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- e113 soundwalk (part 2) – how can we deepen our listening?
- e113 soundwalk (part 1) – what is my position in listening?
- e112 listening – how can listening help?
- e111 traps – what are the traps in your life?
- e110 drain – where do your bathwater go?
- e109 being – how can we listen through art?
- e108 2048 – what speculative fiction stories inhabit you?
- e107 harm – what do you not know?
- e106 fire – what can we do about our collective indifference?
- e105 rope – how did this episode make you feel?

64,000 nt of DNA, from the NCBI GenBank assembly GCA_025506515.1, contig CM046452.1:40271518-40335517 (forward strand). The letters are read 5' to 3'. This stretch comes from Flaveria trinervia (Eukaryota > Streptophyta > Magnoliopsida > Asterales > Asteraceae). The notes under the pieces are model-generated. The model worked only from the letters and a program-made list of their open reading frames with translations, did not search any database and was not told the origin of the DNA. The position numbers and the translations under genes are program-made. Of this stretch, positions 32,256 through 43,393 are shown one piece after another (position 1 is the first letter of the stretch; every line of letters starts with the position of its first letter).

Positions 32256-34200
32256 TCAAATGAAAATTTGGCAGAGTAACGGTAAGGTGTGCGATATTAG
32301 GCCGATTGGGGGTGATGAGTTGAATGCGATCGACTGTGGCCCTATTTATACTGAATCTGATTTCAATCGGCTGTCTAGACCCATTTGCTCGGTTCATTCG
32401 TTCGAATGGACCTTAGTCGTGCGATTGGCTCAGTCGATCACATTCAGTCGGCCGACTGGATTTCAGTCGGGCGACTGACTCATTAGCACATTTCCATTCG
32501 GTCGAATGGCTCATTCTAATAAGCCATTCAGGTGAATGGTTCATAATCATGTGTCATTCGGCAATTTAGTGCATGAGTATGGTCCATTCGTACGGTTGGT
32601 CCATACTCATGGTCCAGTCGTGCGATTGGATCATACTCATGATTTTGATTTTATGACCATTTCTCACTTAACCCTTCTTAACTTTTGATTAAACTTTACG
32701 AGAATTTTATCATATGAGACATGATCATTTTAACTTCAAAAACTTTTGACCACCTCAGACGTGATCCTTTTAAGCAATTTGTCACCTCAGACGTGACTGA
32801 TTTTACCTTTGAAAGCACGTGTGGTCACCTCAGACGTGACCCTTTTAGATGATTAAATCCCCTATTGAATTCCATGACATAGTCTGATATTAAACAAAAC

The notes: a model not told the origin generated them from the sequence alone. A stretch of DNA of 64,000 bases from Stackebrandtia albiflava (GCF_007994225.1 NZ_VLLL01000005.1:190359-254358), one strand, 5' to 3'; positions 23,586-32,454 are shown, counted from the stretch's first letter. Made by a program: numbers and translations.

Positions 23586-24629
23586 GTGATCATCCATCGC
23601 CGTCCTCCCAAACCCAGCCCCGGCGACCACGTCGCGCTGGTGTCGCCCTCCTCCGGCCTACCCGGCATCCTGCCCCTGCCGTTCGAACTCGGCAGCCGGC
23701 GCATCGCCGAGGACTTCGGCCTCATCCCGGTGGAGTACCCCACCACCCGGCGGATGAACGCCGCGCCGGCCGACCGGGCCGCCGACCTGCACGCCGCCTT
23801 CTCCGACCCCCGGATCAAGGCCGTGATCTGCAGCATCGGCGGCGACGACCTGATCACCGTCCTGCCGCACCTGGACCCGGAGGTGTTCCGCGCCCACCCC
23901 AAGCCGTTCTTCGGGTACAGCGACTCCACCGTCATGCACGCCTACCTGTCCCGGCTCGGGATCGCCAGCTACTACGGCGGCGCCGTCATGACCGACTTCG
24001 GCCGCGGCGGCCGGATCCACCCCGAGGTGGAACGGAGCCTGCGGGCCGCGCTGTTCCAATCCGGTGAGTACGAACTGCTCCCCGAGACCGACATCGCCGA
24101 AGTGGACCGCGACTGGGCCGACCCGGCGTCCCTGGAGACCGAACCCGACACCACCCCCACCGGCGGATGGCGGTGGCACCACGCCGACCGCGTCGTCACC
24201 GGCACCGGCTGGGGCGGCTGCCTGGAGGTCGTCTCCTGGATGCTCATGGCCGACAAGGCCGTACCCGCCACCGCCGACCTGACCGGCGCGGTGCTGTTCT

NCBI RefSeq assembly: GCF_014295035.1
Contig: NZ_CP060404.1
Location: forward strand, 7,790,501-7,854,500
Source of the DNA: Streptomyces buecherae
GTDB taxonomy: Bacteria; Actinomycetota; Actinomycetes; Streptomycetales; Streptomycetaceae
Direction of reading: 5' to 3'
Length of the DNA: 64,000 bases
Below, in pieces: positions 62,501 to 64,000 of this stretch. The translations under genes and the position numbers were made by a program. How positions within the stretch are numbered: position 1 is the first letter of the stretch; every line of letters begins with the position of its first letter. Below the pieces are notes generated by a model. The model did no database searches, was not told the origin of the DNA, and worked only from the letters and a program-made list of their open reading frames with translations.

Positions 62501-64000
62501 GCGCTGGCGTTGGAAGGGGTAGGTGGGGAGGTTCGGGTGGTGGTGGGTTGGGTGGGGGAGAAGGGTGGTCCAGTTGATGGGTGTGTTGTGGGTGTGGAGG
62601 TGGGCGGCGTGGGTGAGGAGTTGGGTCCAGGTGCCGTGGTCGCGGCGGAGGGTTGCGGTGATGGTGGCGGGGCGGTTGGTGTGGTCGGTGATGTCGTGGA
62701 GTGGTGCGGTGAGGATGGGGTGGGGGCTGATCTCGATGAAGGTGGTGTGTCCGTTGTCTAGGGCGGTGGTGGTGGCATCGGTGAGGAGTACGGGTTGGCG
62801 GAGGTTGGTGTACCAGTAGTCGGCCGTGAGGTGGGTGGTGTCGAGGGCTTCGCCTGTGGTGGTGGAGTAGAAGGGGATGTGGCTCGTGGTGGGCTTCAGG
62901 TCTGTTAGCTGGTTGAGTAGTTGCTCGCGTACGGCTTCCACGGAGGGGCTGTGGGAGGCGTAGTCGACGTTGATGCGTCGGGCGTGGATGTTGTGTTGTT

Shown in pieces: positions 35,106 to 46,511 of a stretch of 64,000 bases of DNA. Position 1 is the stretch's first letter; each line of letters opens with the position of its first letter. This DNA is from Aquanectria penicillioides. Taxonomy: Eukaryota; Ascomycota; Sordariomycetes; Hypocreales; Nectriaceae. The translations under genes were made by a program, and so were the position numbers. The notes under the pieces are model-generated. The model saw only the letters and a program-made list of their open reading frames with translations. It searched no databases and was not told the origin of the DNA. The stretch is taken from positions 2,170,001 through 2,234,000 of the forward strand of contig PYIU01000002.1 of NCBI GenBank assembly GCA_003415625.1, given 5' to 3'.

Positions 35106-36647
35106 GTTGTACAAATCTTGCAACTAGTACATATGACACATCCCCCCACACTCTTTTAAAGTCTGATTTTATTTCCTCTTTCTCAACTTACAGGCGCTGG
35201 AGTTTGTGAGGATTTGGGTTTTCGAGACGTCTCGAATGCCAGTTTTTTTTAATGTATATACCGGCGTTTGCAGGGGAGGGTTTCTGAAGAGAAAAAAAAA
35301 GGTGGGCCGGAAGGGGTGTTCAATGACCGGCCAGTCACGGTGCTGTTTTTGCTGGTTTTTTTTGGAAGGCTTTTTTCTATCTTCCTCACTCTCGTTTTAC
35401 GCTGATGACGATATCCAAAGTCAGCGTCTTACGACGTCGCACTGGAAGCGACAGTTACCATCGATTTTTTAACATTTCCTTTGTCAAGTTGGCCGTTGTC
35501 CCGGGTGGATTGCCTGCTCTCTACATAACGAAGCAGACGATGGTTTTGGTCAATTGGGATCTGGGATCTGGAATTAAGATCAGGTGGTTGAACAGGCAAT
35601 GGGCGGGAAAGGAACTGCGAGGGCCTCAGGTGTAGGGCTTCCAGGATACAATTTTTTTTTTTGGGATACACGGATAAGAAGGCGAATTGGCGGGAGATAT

- e104 time – what does a very small moment in a much larger space sound like?
- e103 heat – what does decarbonization sound like to you?
- e102 aesthetics – how can we ‘de-modernize’ art?
- e101 tension – how do you feel now?
- e00 what is sounding modernity?
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Canadian composer Claude Schryer’s learning journey about art and the ecological crisis : conversations, newsletters and/or sound creations. Season 1 : environmental awareness and action Season 2 : reality and ecological grief Season 3 : radical listening Season 4 : sounding modernity – weekly 5 minute sound meditations Voir ‘balado conscient’ pour la version en français.
The ultimate question I’m asking is how can we move away from soundwalk as a kind of framed aesthetic experience or artistic experience and turn it into an existential practice or basically something that is just ingrained in our everyday life and we don’t have to frame it anymore. It’s just basically part of our way of living.